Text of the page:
Move beyond ‘seat of the pants’ facilitation


“Move beyond ‘seat of the pants’ facilitation and reliance on instinct, and use the most powerful facilitation methods and processes available in the world today.”

Well done and thank you to Bill Staples and ICA Associates in Canada for another great little video in their series introducing ICA’s Technology of Participation (ToP) facilitation approach – see also Introducing the Technology of Participation on Vimeo and How I work.

This new 3 minute video (above) previews ICA’s flagship 2-day ToP Group Facilitation Methods training course. This course introduces the foundational ToP Focused Conversation and ToP Consensus Workshop methods, through demonstration, theory, practice and application.

This course, and others building on these two foundational methods, are available from ICAs in all continents worldwide – including ICA Associates and of course ICA:UK.  For links and further details, please see ICA International or contact me.

Online ToP Group Facilitation Methods training – I am convinced!

ICA AssociatesI was pleased to have the opportunity to join one of the new online ToP Group Facilitation Methods courses of ICA Associates of Canada the other week. I had been sceptical of the value of online training for face-to-face facilitation, but I was impressed and came away convinced!

The Technology of Participation, pioneered and refined by ICA in over 40 years of experience worldwide, is a proven system of facilitation methods and tools that can be adapted and applied to help all sorts of groups accomplish a wide variety of tasks together. It has been central for many years to how I work myself. Today’s Group Facilitation Methods course was first piloted in the early 1990s, and is now delivered by national ICAs and their local partners all over the world to many thousands every year. In my own 20 years of experience of the course I have become familiar with many variations in how it is and has been delivered, not least which of the core ToP methods are included in the standard two days of training – only Focused Conversation and Consensus Workshop, or also Action Planning. Tailored, in-house courses vary even more widely in their formats than scheduled, public courses.  Additional courses cover additonal tools and methods, and support learners to gain the skills and competencies they need to apply them effectively in their own situations.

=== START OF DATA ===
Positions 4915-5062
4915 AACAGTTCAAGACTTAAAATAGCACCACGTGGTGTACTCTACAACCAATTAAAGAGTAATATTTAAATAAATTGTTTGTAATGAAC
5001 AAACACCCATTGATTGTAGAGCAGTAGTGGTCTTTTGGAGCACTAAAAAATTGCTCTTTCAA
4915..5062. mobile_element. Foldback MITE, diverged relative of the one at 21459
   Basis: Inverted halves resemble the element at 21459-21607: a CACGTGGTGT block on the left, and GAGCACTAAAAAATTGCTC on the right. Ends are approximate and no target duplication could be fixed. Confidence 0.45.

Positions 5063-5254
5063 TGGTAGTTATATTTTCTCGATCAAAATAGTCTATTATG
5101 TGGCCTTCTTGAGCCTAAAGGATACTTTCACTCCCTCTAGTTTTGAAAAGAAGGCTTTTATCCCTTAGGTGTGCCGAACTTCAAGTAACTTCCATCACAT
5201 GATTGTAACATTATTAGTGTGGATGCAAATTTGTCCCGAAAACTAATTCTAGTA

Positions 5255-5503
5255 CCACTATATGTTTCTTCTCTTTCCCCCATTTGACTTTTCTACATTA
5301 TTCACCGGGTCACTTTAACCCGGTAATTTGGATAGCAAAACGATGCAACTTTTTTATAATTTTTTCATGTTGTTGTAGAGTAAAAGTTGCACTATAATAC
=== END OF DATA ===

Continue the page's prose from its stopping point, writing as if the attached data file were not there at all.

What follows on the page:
The basic structure of the course, however, has proven remarkably powerful and resilient across time and context. First, demonstrate each method. Second, talk through the theory of how and why it works and how to use it. Third, give every participant and opportunity to practice the method in safe and supported small groups with expert and peer feedback. Fourth, support participants to plan how they will use the method for real in their own situation in the near future.  End-of-course participant satisfaction ratings on ICA:UK Group Facilitation Methods courses commonly average over 8/10, and 10/10 is not unusual. How could such a tried and tested approach possibly be translated effectively into a virtual environment, I wondered?

One of the keys to the effectiveness of the online course, I have concluded, is the choice of Blackboard Collaborate for the virtual training room.  While many ToP practitioners have adopted Adobe Connect as their platform of choice for virtual ToP facilitation, the whiteboard facility in Collaborate does seem to work better for virtually replicating the real-world sticky wall, such a valuable tool for the ToP Consensus Workshop method.

Perhaps more important is the advance preparation that is expected of participants before the course, including advance scheduling of homework and practice time inbetween the virtual sessions. While the face-to-face course is commonly delivered in full in two consecutive eight-hour days, the virtual course is delivered in six two-hour sessions spread over two weeks or more, with considerable homework expected as well. Participants receive the same GFM course workbook, but by email in advance, and also e-books of the Art of Focused Conversation and the Workshop Book.  They are expected to review the workbook and at least the introductory chapters of the two books in advance of the course, meaning that they arrive with a good overview aleady and some considered questions to ask. This makes a considerable difference to the depth of discussion achieved online.